Jasmine Easler, Katie Lamark

Jasmine Easler, Katie Lamark

Marlies Yearby’s loose choreography fit the staging well, especially during “Tango: Maureen” and “I’ll Cover You.” Angela Wendt’s costuming was requisite early 1990’s street chic. The high-waisted and wide legged jeans were a giggle prompting visual treat and a slightly embarrassing walk down memory lane. The thrift look here continued to work. Jonathan Spenser’s lighting design was also, pardon the pun, low-rent believable, in the best sense of the expression. It was legitimately conceivable this entire production was wired through the one large extension cord that went out Roger and Mark’s loft window. As for the tunes, Samuel Bagala’s masterful music direction and five piece band were simply magic, grinding out Jonathan Larson’s rock-infused score. I firmly believe Larson is smiling down, the proudest guardian angel of this entire production.

Danny Harris Kornfeld, Christian Thompson, Kaleb Wells

Danny Harris Kornfeld, Christian Thompson, Kaleb Wells

The life lesson “No Day But Today” was perfectly captured in Jonathon Larson’s phenomenal tribute to the unique artisans and colorful characters who populated his life as a young playwright in New York City in the late 1980’s. He so captured the anxiety, hunger and desperation of this time. The AIDS crisis was obliterating the artistic community at epidemic levels and designer drug use ran rampant. Like any great writer, he channeled the pain that surrounded him and made a really fantastic, life-affirming musical about the strength found from chosen family and the immediacy and importance of living for the now. It is unfortunate Larson didn’t live long enough to see the massive fruits of his labors come to culmination. Shockingly, he passed away from an undiagnosed aortic aneurysm, believed to have resulted from Marfan syndrome, the day before the first preview of Rent was to make its debut. How could you measure the life and talent of this remarkable man? Why, “Five hundred twenty five thousand six hundred minutes” would be an appropriate start. RENT may be celebrating its 20th anniversary, but this is not a dust covered footnote of musical theatre history. This young ensemble did both Larson and his material proud.

Rent 20th Anniversary tour

The cast

Rent’s 20th Anniversary Tour is now playing through May 14, 2017 at the Oriental Theatre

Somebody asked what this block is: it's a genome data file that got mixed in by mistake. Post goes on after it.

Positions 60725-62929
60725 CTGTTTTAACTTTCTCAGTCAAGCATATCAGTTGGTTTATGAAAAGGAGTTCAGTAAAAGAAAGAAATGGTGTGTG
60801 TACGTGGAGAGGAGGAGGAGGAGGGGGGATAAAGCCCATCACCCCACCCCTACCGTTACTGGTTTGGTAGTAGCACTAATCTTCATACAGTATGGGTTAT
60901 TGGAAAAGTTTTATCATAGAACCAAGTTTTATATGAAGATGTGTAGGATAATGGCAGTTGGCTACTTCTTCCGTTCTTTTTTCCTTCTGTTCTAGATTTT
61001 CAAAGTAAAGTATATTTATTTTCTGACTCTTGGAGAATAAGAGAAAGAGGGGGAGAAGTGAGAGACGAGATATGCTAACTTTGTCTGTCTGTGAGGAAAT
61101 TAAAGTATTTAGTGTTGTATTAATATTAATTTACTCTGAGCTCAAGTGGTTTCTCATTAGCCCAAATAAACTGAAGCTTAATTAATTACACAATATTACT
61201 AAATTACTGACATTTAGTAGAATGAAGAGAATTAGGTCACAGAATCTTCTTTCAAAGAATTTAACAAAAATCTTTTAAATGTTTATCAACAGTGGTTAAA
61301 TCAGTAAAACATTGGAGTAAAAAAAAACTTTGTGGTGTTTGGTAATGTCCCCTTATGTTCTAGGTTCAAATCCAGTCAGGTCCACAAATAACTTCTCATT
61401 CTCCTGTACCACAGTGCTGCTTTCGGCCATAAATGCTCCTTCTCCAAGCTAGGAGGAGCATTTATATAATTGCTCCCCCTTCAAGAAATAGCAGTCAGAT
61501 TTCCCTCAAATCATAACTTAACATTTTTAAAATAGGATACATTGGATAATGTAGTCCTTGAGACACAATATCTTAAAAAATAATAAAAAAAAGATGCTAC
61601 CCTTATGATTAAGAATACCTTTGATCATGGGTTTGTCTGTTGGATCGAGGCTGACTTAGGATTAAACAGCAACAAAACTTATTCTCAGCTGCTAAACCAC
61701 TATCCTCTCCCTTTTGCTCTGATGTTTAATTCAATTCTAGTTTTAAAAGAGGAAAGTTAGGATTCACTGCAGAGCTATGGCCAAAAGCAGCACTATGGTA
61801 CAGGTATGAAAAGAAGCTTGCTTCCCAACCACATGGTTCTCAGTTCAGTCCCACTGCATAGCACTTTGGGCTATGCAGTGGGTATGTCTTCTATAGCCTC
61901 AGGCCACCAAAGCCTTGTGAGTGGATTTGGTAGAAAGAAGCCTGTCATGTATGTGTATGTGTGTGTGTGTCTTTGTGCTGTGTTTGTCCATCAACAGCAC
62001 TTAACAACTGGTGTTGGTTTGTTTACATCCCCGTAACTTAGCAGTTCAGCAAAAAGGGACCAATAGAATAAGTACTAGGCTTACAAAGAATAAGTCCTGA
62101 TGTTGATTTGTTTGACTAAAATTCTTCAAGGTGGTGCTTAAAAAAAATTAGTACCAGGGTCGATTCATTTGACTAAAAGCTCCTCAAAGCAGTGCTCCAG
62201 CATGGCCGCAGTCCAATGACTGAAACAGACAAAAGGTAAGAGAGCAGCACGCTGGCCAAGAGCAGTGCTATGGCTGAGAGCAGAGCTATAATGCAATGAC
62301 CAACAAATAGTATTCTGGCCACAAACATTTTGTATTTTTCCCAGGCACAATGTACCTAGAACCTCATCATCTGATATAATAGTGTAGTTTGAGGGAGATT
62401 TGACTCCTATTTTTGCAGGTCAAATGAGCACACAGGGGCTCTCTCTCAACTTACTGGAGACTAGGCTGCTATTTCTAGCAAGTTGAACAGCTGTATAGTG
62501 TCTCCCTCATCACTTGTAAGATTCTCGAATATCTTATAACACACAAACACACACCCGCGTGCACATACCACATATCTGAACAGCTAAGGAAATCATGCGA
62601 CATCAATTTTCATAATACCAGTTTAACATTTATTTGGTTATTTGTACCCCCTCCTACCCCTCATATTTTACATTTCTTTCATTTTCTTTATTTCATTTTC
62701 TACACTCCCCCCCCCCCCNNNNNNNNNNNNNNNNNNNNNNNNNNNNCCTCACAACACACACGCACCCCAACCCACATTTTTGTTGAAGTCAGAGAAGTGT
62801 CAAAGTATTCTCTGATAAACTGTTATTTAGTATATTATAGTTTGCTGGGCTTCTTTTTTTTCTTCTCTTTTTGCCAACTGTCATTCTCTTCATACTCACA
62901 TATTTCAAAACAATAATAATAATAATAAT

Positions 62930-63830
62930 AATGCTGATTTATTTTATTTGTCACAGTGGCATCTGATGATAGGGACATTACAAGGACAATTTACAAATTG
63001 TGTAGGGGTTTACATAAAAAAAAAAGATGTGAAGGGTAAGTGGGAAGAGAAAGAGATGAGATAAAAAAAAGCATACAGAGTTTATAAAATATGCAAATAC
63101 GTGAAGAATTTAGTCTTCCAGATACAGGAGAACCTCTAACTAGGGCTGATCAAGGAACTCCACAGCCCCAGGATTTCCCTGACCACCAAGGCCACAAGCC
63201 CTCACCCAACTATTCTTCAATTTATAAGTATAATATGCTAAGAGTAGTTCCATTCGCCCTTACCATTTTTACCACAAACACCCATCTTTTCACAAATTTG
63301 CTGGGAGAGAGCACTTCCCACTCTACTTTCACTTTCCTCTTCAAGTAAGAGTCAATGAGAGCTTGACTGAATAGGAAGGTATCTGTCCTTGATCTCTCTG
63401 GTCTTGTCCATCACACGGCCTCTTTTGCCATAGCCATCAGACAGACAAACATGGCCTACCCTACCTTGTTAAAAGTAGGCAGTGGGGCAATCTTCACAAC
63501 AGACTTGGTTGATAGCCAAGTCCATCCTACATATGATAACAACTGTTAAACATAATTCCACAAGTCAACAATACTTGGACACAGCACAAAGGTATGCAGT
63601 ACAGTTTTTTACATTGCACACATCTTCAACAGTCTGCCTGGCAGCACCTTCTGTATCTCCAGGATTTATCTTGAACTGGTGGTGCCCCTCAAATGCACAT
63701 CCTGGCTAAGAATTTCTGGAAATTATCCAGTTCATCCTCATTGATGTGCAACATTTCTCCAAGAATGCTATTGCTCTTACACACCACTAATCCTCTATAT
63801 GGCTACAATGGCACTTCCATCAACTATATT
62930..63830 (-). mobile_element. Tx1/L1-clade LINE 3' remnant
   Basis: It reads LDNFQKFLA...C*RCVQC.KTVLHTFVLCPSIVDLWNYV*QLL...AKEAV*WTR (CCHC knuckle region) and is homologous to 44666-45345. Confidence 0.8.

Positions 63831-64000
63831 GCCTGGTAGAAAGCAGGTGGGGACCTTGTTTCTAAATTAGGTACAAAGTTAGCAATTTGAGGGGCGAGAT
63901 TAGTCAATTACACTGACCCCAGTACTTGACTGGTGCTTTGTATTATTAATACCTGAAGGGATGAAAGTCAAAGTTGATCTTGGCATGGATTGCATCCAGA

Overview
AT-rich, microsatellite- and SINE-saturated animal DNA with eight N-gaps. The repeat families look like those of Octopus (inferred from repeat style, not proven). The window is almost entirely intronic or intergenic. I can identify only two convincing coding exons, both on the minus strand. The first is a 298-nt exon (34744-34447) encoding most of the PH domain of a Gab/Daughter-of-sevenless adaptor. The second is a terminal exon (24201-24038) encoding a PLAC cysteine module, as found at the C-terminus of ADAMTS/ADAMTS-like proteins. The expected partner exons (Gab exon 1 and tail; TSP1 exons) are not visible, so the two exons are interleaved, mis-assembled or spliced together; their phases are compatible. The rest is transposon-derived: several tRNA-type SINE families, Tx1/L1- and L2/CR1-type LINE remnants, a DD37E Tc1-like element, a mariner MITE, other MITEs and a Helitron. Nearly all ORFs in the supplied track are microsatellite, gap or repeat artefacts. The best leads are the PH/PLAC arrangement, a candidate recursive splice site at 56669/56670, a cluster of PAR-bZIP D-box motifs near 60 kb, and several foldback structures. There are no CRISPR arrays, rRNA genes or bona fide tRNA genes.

David Merino1

David Merino

Stephen S. Best is currently a freelance writer for the Times Square Chronicles, covering the performing arts scene in the greater Chicagoland area. He has been a theater aficionado for years, attending his first live production, Annie, at the tender age of six. After graduating from Purdue University, Stephen honed his skills attending live theater, concerts and art installations in New York and Chicago. Stephen's keen eye and thorough appreciation for both theater patrons' time and entertainment dollar makes him a valuable asset and his recommendations key. Stephen currently lives in downtown Chicago.


The Olivier Awards Return



Celebrate the very best in British theatre in a star-studded evening as the Olivier Awards return to the Royal Albert Hall on April 2nd.

Three-time Olivier Award nominee & Primetime Emmy winner, Hannah Waddingham will be hosting the awards for the first time.

The event will feature performances from all of the Best New Musical nominees, including The Band’s Visit, Standing At The Sky’s Edge, Sylvia and Tammy Faye. Also performing will be Oklahoma! and Sister Act, both nominated for the Best Musical Revival award, as well as Disney’s Newsies, which has been nominated for Matt Cole’s choreography.

The multi-Olivier Award winner The Book of Mormon, will be performing to mark its ten-year anniversary in the West End. Additionally, special award winner Arlene Philips will be honored with a tribute from the cast of Grease.

The ceremony will be broadcast live on Magic Radio from 6pm with Ruthie Henshall and Alice Arnold hosting.

The highlights program will also be aired on ITV1 and ITVX at 10:15 pm in the UK and via Official London Theatre’s YouTube channel elsewhere.

And the nominees are:

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Out of Town

The Unpacking of the First Métis Man of Odesa, An Interview